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Investing in cancer research/Donors boost SDSU pharmacy college’s commitment

Komal Raina, an associate professor is pharmaceutical sciences at South Dakota State University, is flanked by Lorie and Kevin Haarberg at the Haarberg investiture ceremony Oct. 4 on campus. Raina was officially designated as the Haarberg Chair in Cancer Research, a position created by a gift from the Haarbergs.
Komal Raina, an associate professor is pharmaceutical sciences at South Dakota State University, is flanked by Lorie and Kevin Haarberg at the Haarberg investiture ceremony Oct. 4 on campus. Raina was officially designated as the Haarberg Chair in Cancer Research, a position created by a gift from the Haarbergs.

Cancer research continues to gain prominence within the College of Pharmacy and Allied Health Professions at South Dakota State University.

The latest milestone occurred when Komal Raina was officially recognized as the Haarberg Chair of Cancer Research at an investiture in the Woster Room of the Avera Health and Sciences Center on campus Oct. 4. She becomes the third endowed faculty member within the college and the 21st one within the university.

She arrived on campus one year ago from the University of Colorado-Denver, where she had been since May 2005 and was an assistant professor in research.

Raina, a native of India, specializes in cancer prevention/intervention research. At SDSU, her research projects are centered on understanding the whys and hows of cancer stem cells with the goal of targeting these cells with nontoxic approaches. Her research projects range from understanding the role of gut microbiome in colon cancer to fusion genes driving prostate cancer to the role of diet in cancer progression.

These are all diverse projects but center on targeting the cancer stem cell as the root cause of cancer.

The college’s other endowed faculty members are Wenfeng An and Sharrel Pinto.

An, a native of China, is completing his fifth year at SDSU. He is the Markl Faculty Scholar in Cancer Research and studies a section of the human genome known as L1, whose proteins have increased expressions in many types of cancer. His is one of the few labs in the United States that specializes in mouse models of L1 movement.

Pinto, also a native of India, is in her second year at SDSU. She is the initial recipient of the William R. Hoch Endowed Professorship in Community Pharmacy. Her expertise is in patient care and community practice. Shortly after she arrived, she was awarded a five-year, multimillion dollar federal grant to improve patient outcomes, practitioner well-being, and impact care for South Dakotan’s with chronic conditions.

Dennis Hedge, provost and vice president of academic affairs, said, “Endowed faculty professorships and chair positions play a key role in recruiting and retaining top-quality faculty, an essential element to strong academic and research programs that you find at premier universities. 

“Further, these positions are important symbolically because they attest to the stature of the university and the quality of its faculty, setting the university apart from others and making it more attractive to prospective students.”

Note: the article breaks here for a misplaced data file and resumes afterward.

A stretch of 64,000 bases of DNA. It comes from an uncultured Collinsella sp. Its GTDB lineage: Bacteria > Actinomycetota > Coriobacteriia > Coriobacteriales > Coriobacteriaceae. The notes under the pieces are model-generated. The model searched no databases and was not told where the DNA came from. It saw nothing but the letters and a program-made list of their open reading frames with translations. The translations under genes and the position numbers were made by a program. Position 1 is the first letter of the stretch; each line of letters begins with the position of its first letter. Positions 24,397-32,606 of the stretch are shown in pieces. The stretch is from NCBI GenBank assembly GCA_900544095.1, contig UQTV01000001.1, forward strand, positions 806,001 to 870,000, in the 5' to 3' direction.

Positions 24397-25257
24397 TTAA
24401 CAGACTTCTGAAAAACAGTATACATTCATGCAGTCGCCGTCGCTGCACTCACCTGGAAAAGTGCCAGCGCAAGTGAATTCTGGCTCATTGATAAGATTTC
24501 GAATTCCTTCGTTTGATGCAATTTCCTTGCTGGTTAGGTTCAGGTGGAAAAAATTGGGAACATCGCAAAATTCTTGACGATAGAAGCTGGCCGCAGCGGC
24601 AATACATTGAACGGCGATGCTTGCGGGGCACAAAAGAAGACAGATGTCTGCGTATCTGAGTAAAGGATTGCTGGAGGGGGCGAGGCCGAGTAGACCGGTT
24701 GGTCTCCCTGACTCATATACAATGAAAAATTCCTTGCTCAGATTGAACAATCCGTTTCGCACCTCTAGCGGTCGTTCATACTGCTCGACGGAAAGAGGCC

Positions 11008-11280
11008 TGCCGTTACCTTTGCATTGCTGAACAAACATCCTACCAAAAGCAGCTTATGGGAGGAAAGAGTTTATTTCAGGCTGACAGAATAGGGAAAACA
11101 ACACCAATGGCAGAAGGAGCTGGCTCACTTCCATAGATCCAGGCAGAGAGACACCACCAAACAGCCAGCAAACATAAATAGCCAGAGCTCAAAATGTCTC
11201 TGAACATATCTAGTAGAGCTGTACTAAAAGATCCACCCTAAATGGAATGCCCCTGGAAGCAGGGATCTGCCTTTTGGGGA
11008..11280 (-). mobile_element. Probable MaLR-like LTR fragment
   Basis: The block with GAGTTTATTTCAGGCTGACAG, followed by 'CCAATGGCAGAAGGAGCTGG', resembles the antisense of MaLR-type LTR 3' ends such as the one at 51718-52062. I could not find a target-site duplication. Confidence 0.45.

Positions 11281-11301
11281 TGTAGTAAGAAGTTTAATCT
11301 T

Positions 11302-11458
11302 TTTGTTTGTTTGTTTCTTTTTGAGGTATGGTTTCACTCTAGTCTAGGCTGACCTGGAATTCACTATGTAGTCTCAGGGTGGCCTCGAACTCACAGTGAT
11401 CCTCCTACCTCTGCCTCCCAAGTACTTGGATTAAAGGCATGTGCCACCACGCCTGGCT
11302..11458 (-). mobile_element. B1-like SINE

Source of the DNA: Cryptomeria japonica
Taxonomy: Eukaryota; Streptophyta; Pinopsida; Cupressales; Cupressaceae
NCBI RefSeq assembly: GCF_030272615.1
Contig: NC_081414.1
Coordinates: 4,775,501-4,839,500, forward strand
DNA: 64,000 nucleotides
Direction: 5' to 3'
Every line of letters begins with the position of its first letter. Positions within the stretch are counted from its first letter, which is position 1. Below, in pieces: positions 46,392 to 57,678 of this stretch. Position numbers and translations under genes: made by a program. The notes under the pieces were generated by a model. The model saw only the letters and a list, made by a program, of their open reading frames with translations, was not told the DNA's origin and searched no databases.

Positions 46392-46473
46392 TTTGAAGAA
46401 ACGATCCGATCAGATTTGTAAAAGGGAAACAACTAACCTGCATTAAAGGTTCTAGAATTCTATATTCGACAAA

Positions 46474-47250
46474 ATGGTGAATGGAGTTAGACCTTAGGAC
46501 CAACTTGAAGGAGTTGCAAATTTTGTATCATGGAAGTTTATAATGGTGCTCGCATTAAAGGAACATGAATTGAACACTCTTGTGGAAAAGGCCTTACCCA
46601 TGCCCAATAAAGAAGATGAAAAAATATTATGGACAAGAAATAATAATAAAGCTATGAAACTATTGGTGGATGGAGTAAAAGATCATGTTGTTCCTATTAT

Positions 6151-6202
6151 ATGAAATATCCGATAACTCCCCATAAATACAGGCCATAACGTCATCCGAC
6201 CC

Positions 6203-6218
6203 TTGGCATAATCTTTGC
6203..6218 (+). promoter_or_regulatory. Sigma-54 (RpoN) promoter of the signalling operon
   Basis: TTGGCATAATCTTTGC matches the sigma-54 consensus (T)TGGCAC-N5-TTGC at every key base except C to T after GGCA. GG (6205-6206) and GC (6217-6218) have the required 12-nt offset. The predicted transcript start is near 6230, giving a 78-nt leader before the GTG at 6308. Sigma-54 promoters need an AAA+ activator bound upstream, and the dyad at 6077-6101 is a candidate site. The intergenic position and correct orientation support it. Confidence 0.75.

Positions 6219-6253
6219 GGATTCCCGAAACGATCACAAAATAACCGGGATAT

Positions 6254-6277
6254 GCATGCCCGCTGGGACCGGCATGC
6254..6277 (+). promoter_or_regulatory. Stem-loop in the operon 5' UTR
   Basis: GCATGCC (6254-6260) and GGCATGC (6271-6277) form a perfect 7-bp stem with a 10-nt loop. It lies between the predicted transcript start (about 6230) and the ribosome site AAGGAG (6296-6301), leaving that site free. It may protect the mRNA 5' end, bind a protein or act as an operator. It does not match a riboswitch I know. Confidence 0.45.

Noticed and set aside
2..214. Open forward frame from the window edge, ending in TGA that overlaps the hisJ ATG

Jane Mort, dean of the college, added, “I, too, would like to express the college’s deep appreciation for the generosity of Kevin and Lorie Haarberg. Your passionate commitment to making a transformational difference in the battle against cancer is truly laudable. We are honored to have the opportunity to partner with you in this quest.”

The Haarbergs, of Woodland, California, are longtime donors to the college and have become more involved in the past decade.

Kevin Haarberg, a 1979 SDSU pharmacy graduate, spent five years as a pharmaceutical salesman for Eli Lilly Co. before joining the financial advising firm Edward Jones. He now is a general partner with the national firm. Lorie Haarberg, originally of Antioch, California, does extensive volunteer work with Woodland Health Care.

Her personal crusade against cancer was fueled by the loss of her parents when they were in their 50s. Louise Miller died in 1992 from breast cancer and non-Hodgkin’s lymphoma. Roger Miller died in 1996 from a rare form of stomach cancer.

Regarding the Haarberg Chair in Cancer Research, Kevin Haarberg said, “My hope is they would have a transformational discovery that changes the world. My big dream, our big dream, is this research will help cure cancer.”

Lorie Haarberg added, “Get to the root of it (cancer) before it develops.”

A graduate research assistant and a postdoctoral researcher now team with Raina. She plans to hire two more graduate research assistants in the next year.

Like the Haarbergs, Raina has been personally touched by cancer through the death of several acquaintances. She said it gave her research a passion and the enthusiasm she has felt among fellow researchers at South Dakota State is contagious. “I will not let you down,” Raina told the Haarbergs and others gathered at the Oct. 4 ceremony.

Kevin Haarberg remarked, “Some people make such an impact that everyone who follows them is impacted. We want to make sure of that for the faculty here at South Dakota State.” 

 

Sidebar
Cancer research at South Dakota State

• Wenfeng An, research on the L1 strand are relevant to cancer development.

• Xiangming Guan, developing a drug delivery method to prevent cancer metastasis.

• Om Perumal, doing drug delivery research related to localized breast cancer treatment.

• Jayarama Gunaje, working on the relationship between aspirin and colon cancer.

• Joshua Reineke, researching pancreatic cancer.

• Hemachand Tummala, drug delivery research on curcumin as it applies to gastric and colon cancer.